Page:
Keeping a sod house clean (no mean feat)
Home decorating (curtains, etc.)

Breastfeeding babies
Watching young children
Homeschooling children

Feeding hens and chickens, goats, and cows, all of which contribute to putting food on the table
Milking the cows and/or goats

Killing snakes--one day a rattler got into the house and was sitting on the same blanket Grace's baby brother was on. Grace's mother killed the snake and then sought and found the den where it had come from and killed all 22 rattlesnakes therein.

Nursing the sick (Grace describes being at the bedside of a seriously ill person for days on end and also night and day)
Tending to and healing wounded or sick animals
Laying out the dead
Helping afflicted families

Even with this workload, Grace's mother found time to make delectable picnic food when the family went to town for the annual Fourth of July celebration, which, next to Christmas, was the biggest holiday. "Under the seats we carried a bag of grain for the mules and a tubful of picnic lunch--including

one of Mama's five-layer cakes, three white and two yellow, with custard filling between the layers and whipped cream, shredded coconut, and black walnut meats on the tops and sides.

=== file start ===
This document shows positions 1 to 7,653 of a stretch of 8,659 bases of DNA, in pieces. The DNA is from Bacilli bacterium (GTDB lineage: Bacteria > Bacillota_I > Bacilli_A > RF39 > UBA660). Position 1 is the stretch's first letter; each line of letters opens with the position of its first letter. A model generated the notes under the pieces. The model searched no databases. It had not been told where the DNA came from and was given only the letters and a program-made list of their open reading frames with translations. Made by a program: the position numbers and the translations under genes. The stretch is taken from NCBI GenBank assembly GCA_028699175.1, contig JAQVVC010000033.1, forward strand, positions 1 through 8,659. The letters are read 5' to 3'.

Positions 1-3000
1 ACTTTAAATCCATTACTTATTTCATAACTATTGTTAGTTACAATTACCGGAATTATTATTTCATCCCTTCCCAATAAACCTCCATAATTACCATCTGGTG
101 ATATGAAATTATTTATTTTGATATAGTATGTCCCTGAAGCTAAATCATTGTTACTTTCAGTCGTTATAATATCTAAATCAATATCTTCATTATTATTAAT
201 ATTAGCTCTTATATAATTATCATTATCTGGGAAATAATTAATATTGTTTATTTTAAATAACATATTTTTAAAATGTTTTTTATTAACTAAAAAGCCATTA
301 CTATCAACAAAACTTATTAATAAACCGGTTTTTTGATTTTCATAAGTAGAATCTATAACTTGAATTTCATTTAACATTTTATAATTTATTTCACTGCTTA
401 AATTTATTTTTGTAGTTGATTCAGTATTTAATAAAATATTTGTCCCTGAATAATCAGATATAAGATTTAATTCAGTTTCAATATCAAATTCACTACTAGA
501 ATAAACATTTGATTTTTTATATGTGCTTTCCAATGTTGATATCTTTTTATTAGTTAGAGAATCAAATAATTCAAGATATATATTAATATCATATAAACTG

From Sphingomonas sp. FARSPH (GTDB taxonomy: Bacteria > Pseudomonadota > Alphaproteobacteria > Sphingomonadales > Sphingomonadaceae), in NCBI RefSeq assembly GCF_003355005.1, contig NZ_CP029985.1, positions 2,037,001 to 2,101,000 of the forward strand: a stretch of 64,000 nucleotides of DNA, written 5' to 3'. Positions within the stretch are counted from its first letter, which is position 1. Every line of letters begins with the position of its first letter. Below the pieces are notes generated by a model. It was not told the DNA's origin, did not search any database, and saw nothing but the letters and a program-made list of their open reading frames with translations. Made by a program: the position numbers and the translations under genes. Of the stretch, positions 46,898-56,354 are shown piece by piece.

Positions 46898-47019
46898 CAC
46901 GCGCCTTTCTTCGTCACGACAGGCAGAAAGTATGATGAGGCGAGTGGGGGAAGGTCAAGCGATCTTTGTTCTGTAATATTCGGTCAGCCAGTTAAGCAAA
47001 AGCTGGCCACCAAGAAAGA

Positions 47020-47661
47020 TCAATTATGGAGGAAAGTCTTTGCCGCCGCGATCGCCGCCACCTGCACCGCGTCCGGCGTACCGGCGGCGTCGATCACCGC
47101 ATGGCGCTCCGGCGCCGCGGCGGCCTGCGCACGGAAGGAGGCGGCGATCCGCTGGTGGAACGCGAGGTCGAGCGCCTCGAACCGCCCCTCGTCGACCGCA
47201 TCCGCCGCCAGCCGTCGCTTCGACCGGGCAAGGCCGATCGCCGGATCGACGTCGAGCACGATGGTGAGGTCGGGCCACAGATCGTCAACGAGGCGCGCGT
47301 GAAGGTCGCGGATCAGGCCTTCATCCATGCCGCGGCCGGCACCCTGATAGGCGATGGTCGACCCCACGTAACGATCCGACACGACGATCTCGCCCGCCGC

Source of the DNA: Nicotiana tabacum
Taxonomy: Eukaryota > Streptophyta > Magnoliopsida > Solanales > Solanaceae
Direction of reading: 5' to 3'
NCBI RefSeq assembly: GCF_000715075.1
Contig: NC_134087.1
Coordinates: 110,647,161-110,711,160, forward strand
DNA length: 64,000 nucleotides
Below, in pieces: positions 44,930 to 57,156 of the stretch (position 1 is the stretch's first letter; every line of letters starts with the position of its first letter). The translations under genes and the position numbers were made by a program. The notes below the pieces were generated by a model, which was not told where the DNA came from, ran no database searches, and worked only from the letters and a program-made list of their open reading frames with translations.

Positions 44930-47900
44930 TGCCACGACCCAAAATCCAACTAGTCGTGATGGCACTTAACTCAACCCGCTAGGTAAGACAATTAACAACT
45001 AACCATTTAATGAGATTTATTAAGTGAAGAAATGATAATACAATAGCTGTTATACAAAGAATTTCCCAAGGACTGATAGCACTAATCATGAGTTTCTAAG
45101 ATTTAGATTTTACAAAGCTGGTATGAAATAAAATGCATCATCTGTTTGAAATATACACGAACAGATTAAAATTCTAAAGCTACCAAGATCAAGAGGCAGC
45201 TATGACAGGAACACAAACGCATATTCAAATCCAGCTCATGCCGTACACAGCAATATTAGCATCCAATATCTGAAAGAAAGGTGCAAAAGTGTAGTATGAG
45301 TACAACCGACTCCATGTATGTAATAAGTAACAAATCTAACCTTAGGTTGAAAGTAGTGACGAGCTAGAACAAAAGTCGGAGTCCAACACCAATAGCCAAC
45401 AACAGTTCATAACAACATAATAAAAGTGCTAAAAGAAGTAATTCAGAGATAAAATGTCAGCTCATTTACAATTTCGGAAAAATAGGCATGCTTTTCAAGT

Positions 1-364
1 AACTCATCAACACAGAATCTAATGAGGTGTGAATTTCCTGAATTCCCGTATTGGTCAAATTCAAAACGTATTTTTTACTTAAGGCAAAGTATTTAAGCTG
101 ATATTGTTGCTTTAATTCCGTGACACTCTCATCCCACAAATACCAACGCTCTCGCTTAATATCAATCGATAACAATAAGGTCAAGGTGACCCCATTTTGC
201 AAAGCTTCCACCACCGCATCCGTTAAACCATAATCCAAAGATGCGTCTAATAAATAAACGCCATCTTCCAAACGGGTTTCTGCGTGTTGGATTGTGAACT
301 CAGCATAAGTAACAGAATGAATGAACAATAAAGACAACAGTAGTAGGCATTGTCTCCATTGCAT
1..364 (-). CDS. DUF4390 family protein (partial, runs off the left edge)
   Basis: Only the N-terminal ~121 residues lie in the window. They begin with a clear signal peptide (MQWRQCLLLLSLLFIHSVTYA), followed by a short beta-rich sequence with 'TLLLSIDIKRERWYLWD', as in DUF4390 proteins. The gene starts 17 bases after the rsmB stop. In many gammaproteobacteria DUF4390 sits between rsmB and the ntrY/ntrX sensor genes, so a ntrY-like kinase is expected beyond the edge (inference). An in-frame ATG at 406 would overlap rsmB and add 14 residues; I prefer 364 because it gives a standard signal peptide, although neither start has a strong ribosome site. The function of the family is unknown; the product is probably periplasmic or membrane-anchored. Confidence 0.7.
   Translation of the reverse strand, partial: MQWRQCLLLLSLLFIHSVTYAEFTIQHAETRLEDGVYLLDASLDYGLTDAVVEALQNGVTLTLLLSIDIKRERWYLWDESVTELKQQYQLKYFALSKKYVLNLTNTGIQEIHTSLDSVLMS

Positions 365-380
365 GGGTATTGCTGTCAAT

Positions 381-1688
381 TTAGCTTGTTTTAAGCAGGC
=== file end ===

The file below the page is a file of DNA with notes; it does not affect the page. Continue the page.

Hands of a Farmwoman, photo by Russell Lee, 1936. "Grandma's hands were thin and brown and spotted, their soft, paper-dry skin crisscrossed with high, dark veins, and the fingers twisted and knotty, but she would look at them with grim satisfaction--anyone could see she'd never had any time on her hands."


Jodi said...

I'd LOVE this book. Linda, I have to laugh, 'cause visiting your blog is expensive, heehee. I always want to read and own the books you review. I like the picture of the bird cage in the photo. I read somewhere that it was the only way Prairie women could hear birds sing, because of the lack of trees. It comforted them to have a pet bird.

Betsy said...

I love this book, so glad to see you feature it. I read it about 12 years ago and it remains a favorite. The changes and progress that Grace saw in her lifetime were astounding: from living in a soddy as a girl to seeing her son use an airplane to help with ranching to retiring to Long Beach, Ca. If I remember right, two of her quilts are considered among the 100 best quilts of the 20th century. A remarkable life. I'm feeling inspired to take it off the shelf and read it again. Thank you.

Anonymous said...

I could not put this book down but, upon completing it, was reduced to tears and sobbing. The harsh circumstances are not unknown to me. I grew up in an area of Kansas where we and our neighbors had no electricity, running water, indoor toilets, refrigeration, etc. until the 1950's, and I know what a "woman killer" such circumstances are -- I saw it in my own mother, whose health problems were those of a woman at least two decades older than her chronological age. Every bite of our food was cooked on a wood-burning stove and wood-burning heaters provided the only warmth in our old Victorian farm house. Water was carried in buckets from the well, clothes were ironed with "sad irons" heated on the wood-burning cookstove, and washing was done on a washboard, using homemade lye soap. It reminded me of sad, sad times.